Supported by favourable opinion from the Attorney General, the Environment Ministry has given more powers to its panel probing into the impacts and legal issues concerning the Vedanta mining project in Orissa.

The Ministry has amended the scope of the work of the four-member panel headed by National Advisory Council (NAC) member N. C. Saxena, empowering it to “investigate and ascertain status of implementation of Forest Rights Act 2006 in and around the proposed areas of the project.”

The widening of the panel’s scope came after AG G. E. Vahanvati opined that the Supreme Court nod to Vedanta Resources’ bauxite mining project in Niyamgiri does not bind the Environment Ministry to give an automatic clearance to it, and that the project must be approved only on “merits“.

The AG gave his opinion after the Ministry referred the issue to him asking whether it is within its rights to examine if the project involving bauxite mining on about 660 hectares of forest land is proceeding as per the law.

Comprising S. Parasuraman from Tata Institute of Social Sciences, Promode Kant and Amita Baviskar - both from Institute of Economic Growth, the panel has also been given a free hand “to enquire or investigate any issue which the members might feel necessary for the purpose of their report.”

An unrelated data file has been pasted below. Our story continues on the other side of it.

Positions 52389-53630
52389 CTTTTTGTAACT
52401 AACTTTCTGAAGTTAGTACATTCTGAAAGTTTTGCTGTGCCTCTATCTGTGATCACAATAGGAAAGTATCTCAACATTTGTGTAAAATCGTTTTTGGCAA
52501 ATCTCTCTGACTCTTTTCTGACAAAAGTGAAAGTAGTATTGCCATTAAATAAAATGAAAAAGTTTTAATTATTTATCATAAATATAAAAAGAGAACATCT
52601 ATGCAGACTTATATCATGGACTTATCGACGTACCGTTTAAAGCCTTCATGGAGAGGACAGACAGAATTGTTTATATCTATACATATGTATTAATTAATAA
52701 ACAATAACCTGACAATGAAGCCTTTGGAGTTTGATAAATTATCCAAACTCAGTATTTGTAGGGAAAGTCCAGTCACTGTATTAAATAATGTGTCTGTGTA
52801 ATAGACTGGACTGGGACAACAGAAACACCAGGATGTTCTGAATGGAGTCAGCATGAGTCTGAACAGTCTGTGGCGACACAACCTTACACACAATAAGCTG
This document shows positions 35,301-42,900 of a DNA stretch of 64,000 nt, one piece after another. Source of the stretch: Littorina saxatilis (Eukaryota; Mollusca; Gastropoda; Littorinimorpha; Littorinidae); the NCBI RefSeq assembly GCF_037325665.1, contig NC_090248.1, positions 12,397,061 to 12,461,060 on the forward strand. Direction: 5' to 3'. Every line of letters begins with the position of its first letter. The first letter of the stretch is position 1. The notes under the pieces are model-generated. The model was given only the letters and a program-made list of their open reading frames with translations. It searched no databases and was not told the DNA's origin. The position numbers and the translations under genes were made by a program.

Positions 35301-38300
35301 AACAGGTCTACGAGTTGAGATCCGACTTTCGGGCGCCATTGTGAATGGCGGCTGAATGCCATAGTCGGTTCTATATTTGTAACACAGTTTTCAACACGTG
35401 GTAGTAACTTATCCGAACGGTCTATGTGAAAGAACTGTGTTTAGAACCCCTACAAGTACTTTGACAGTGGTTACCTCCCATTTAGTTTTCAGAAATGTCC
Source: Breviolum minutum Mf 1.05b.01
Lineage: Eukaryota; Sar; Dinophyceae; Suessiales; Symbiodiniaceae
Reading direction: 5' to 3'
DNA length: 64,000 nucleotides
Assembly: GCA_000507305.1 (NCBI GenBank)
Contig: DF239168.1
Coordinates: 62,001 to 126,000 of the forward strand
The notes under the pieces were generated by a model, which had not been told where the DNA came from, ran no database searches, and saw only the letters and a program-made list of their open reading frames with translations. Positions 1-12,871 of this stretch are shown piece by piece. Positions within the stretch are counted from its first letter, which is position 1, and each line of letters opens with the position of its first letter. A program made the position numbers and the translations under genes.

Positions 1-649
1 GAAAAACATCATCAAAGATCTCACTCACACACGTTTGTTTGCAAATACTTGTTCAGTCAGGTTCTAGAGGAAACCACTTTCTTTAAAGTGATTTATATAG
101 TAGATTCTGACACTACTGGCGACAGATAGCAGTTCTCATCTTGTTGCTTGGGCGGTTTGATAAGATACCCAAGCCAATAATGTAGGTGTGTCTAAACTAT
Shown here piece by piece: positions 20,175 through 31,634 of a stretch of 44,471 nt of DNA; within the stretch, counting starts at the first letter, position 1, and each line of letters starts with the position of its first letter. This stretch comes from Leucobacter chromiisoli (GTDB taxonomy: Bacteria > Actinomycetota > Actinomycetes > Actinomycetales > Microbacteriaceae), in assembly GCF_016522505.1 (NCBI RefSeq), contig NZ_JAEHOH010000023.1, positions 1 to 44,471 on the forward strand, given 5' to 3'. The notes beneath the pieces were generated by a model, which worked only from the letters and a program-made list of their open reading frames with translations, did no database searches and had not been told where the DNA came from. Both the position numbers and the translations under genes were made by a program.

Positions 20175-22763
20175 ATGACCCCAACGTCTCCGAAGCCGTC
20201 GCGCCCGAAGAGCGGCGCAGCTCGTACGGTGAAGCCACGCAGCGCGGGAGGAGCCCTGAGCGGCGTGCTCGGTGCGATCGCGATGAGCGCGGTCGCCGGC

The other fresh mandates of the panel include “investigation of likely physical and economic displacement due to the project including the “resource development” of forest users and the rehabilitation plan.

The panel has also been asked to investigate likely impact on the bio-diversity, wildlife and the ecology of the land, and on cultural and social lives of the members of the Dongria Kondh primitive tribal group residing there.

The Saxena panel was formed last month following a report by a three-member committee which alleged “violation” of forest laws as well rights of the primitive tribal groups by Vedanta. The company denies the charges.

Vedanta’s plan to mine bauxite for its alumina refinery in the State has been facing hurdles since 2005 after protests by the local tribals who fear losing their homes and livelihood due to the project.